But it's not just insurance. Companies in all areas of the healthcare industry are merging or eating each other like rabid viruses, from dialysis centers (two companies own 92%) to ambulances (two have 83%) to syringes (one company has 64%). Eventually it'll all be just one company. Here's hoping it's Disney so we at least get Star Wars hospital gowns and stuff!
EpiPen Patented Epinephrine's Delivery System, Making The Medication Confusing To Prescribe
The technical name for EpiPens, the little devices people with severe allergies must carry if they want to not die, is "epinephrine auto-injectors," but everyone says EpiPen, because it's like Kleenex. Also, who has time to say ... the other thing? (We can't even be bothered to copy and paste it.) Unfortunately, even doctors use the brand name instead of the real name, which has serious consequences for people who want to not die and not go bankrupt.
Between 2010 and 2016, Mylan, the company that makes the EpiPen brand auto-injectors, jacked up the price of two units from $100 to $600, even though each one only contains $1 worth of medicine. For that price, you'd think the pen would look like a Montblanc or something, but no. This ugly-ass little dildo owns 90% of the market:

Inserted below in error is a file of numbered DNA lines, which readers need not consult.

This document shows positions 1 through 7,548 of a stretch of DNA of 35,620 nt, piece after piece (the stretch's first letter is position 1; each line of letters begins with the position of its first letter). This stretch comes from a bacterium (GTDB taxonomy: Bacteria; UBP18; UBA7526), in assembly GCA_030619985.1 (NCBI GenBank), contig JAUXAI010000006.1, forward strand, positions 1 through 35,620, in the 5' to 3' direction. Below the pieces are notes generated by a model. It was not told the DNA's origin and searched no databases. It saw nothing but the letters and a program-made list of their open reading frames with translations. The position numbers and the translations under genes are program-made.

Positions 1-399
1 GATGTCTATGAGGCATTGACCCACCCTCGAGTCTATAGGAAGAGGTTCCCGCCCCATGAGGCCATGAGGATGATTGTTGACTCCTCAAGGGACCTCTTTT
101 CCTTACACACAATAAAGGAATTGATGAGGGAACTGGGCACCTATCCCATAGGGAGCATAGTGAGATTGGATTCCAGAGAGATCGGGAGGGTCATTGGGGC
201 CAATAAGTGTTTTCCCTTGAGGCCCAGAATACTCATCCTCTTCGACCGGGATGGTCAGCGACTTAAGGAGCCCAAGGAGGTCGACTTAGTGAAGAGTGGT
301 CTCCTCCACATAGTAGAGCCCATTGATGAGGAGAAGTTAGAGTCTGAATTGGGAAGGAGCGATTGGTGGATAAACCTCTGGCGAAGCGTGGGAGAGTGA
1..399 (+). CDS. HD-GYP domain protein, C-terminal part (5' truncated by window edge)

The generic versions that have started popping up in recent years have all of EpiPen's features, except for the "insanely overpriced" one. Problem is, doctors still write "EpiPen" in their prescriptions (some not realizing it's so expensive now). And since Mylan has a patent on the specific delivery system named EpiPen, pharmacists can't legally substitute it for a generic version. And even if your doctor writes "EpiPen or generic equivalent," the pharmacists still can't give you the generic version of another epinephrine auto-injector by the '90s X-Men character-esque name of Adrenaclick, which might be much cheaper at your pharmacy.
According to an investigation by a San Francisco TV station in 2016, some pharmacies didn't even stock these generics, since no one ever prescribed them. In short, getting this life-saving medication is needlessly confusing, all because a company doesn't want its market share to sink down to something crazy, like 89%.